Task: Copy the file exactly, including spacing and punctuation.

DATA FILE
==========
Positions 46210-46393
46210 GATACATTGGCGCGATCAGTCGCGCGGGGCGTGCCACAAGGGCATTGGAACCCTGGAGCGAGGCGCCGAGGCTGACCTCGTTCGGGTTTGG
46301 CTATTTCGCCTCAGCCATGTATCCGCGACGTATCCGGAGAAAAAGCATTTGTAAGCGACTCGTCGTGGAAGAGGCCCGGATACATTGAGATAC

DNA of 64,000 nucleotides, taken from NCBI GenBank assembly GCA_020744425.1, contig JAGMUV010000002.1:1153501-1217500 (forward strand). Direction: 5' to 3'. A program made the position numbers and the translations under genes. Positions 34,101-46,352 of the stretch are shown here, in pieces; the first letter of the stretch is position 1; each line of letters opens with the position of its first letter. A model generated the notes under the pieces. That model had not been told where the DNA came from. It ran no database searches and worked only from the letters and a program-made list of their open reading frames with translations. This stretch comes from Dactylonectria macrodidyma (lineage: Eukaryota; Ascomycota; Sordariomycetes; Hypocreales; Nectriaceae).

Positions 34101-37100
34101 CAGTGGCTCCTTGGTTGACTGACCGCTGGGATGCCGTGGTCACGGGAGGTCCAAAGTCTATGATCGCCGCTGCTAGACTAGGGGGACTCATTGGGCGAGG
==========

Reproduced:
Positions 46210-46393
46210 GATACATTGGCGCGATCAGTCGCGCGGGGCGTGCCACAAGGGCATTGGAACCCTGGAGCGAGGCGCCGAGGCTGACCTCGTTCGGGTTTGG
46301 CTATTTCGCCTCAGCCATGTATCCGCGACGTATCCGGAGAAAAAGCATTTGTAAGCGACTCGTCGTGGAAGAGGCCCGGATACATTGAGATAC

DNA of 64,000 nucleotides, taken from NCBI GenBank assembly GCA_020744425.1, contig JAGMUV010000002.1:1153501-1217500 (forward strand). Direction: 5' to 3'. A program made the position numbers and the translations under genes. Positions 34,101-46,352 of the stretch are shown here, in pieces; the first letter of the stretch is position 1; each line of letters opens with the position of its first letter. A model generated the notes under the pieces. That model had not been told where the DNA came from. It ran no database searches and worked only from the letters and a program-made list of their open reading frames with translations. This stretch comes from Dactylonectria macrodidyma (lineage: Eukaryota; Ascomycota; Sordariomycetes; Hypocreales; Nectriaceae).

Positions 34101-37100
34101 CAGTGGCTCCTTGGTTGACTGACCGCTGGGATGCCGTGGTCACGGGAGGTCCAAAGTCTATGATCGCCGCTGCTAGACTAGGGGGACTCATTGGGCGAGG